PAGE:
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CBD business coming to Duluth's Canal Park

It's the second store for the business, which opened its first location in Austin, Minnesota.

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People plant hemp at Tom Cotter's farm near Austin, Minnesota. This hemp will be used to create CBD products for Duluth's new Superior Cannabis Company, which opens in Canal Park on Monday. (Courtesy of Keely Zynda).
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A new CBD business that focuses on organic and Minnesota-grown products is coming to Canal Park in Duluth.

Opening Monday at 339 Canal Park Drive, the Superior Cannabis Co . will offer primarily Minnesota-grown hemp and cannabidiol products, also known as CBD. It's the second store for the three owners, who already operate the company's first location in Austin, Minnesota.

Owners Marty Tebay, Tom Cotter and Jeff Brinkman have all used the product, whether to relieve soreness or anxiety.

Superior Cannabis Co. is in charge of nearly its entire supply chain.

Cotter grows the organic hemp used in many of the store's products on his approximately 1,000-acre farm near Austin. He uses organic soil amendments like shrimp and fish for the more than 8 acres of hemp plants, and relies on plants to till the soil and control weeds.

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"That care for our plants, I think, carries through into the quality of our flour and our oils," Brinkman said.

The owners have always wanted a Duluth location for their budding business, Brinkman said. It's a bigger city than Austin and they believe the city's outdoor community will receive their products well.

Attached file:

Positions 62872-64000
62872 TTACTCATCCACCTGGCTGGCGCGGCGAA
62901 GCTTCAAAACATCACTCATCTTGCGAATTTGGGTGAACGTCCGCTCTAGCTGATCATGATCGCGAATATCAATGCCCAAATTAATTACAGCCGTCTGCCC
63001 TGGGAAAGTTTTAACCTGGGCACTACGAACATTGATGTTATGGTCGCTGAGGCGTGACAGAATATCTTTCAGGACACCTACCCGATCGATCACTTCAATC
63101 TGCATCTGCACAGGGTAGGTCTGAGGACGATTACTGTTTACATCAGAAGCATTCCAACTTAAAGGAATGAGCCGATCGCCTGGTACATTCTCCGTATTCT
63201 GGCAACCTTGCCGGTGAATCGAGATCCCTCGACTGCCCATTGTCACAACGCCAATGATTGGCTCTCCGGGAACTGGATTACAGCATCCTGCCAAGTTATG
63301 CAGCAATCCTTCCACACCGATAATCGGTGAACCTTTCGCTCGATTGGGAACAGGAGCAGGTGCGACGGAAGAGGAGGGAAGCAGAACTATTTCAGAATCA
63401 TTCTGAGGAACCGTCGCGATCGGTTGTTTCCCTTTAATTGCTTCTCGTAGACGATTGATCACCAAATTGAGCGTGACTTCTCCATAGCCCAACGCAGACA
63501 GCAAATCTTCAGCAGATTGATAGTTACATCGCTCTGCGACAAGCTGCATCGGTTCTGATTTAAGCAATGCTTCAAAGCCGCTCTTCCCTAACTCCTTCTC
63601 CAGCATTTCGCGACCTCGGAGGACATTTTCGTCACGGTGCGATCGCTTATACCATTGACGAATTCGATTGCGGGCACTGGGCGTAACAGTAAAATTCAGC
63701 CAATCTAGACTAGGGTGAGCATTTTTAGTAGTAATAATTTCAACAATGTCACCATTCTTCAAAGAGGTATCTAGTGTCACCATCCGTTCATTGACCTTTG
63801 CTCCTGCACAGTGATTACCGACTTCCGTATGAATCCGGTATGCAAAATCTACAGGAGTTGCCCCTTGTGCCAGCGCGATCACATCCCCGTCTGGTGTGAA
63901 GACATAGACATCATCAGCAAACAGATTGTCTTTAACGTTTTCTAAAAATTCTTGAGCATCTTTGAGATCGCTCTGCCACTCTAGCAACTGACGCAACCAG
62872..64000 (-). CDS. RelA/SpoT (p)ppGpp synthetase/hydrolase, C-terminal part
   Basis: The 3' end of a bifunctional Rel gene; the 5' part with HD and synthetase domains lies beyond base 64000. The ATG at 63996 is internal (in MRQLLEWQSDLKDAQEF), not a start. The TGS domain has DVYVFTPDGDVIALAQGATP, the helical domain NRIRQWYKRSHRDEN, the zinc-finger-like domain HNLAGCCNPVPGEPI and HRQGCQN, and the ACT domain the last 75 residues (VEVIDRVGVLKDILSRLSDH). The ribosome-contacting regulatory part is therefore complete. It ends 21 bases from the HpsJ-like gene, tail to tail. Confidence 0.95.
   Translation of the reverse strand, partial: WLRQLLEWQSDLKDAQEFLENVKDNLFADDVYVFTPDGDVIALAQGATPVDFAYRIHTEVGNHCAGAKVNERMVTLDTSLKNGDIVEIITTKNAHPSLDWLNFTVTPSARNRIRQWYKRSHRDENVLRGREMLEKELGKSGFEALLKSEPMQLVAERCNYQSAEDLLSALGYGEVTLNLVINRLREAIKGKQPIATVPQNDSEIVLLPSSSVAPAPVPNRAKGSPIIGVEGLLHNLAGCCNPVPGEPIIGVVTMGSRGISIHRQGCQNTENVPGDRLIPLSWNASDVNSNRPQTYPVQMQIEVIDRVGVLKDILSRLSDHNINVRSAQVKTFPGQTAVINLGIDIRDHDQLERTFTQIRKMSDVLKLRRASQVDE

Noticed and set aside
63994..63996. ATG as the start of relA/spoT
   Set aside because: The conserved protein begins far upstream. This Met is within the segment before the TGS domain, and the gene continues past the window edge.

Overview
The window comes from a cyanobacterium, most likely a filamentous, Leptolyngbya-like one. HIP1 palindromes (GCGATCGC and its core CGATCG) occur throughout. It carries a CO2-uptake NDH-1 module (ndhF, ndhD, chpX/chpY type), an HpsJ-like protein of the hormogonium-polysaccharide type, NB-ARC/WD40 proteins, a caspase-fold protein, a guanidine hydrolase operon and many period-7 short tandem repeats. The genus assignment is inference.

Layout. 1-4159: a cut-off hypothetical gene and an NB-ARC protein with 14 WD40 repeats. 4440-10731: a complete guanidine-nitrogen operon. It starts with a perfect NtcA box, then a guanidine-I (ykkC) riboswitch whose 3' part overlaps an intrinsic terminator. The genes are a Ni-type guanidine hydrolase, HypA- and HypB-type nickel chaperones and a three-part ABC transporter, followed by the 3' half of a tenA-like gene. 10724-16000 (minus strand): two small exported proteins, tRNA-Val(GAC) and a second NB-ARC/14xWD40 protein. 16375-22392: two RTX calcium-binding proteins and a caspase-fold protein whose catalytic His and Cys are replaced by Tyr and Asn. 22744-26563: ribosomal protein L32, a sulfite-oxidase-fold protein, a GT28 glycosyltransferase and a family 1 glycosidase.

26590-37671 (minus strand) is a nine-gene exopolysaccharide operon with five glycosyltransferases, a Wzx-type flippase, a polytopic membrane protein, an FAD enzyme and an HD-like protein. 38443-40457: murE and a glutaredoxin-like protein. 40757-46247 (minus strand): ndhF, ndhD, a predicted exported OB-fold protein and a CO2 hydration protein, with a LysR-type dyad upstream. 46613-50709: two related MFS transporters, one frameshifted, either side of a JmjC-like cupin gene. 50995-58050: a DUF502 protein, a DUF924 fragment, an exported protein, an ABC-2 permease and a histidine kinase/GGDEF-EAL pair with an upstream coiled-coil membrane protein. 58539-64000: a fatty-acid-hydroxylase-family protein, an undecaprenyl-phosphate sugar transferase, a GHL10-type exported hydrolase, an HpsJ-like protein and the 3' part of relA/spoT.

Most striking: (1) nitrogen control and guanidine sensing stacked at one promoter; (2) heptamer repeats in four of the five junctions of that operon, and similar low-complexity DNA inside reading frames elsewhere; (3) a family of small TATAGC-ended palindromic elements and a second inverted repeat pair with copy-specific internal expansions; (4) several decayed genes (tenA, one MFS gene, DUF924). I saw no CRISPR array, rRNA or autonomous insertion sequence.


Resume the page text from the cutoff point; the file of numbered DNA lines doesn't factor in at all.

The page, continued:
People who hike, bike and run sometimes deal with inflammation and soreness, and CBD products may interest them, Brinkman said.

"It really ... is a quality-of-life boost," he said. "We just want to share that with really everybody we know."

The storefront will sell numerous products like tincture oil and smokeable buds, as well as some branded apparel and locally made hemp items. Nearly all of the products on the shelves will be organic and/or exclusive.

By growing their own hemp, Cotter said they have more control over price and quality.

"We're not out to get rich. We're out to help people and give service," Cotter said. "If we do a good job of that, money will come."

Eventually, they hope to venture into collaborating with a local brewery to create a CBD beer, which they've already done with Austin brewers, Brinkman said.

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"The beer has always just got this fresh, a little bit of a hemp-y flavor. And when I say hemp-y ... (I mean) it really has kind of a fresh, plant zest (taste)," Brinkman said.

The company is part of a rapidly expanding CBD market. Forbes reports the industry could top $23 billion by the mid-2020s. Health claims of CBD products — which are often sold as gummies, lotion, pills and much more — include its ability to alleviate pain, anxiety and opioid withdrawal symptoms.

But the U.S. Food and Drug Association has only approved one cannabis-derived and three cannabis-related drug products. These approved products are only available with a prescription from a licensed health care provider. The agency approved Epidiolex in 2018 to treat seizures resulting from two severe and rare forms of epilepsy , according to the FDA's website.

Although also extracted from a hemp plant, CBD is distinct from marijuana. It doesn’t have a high enough level of tetrahydrocannabinol — no more than the Food and Drug Administration-established level of 0.3% — to cause mind-altering effects.

Regulations present some challenges for the company. Most of their advertisements are banned on social media platforms so they primarily rely on word-of-mouth and signs, Brinkman said.

The COVID-19 pandemic also poses challenges to the Austin store. But with many people requesting deliveries, including many stay-at-home parents, the store is able to stay afloat, Cotter said.

The Duluth location will require all employees to wear masks, guests will be asked to wear masks and staff will regularly clean and disinfect the storefront, Brinkman said.

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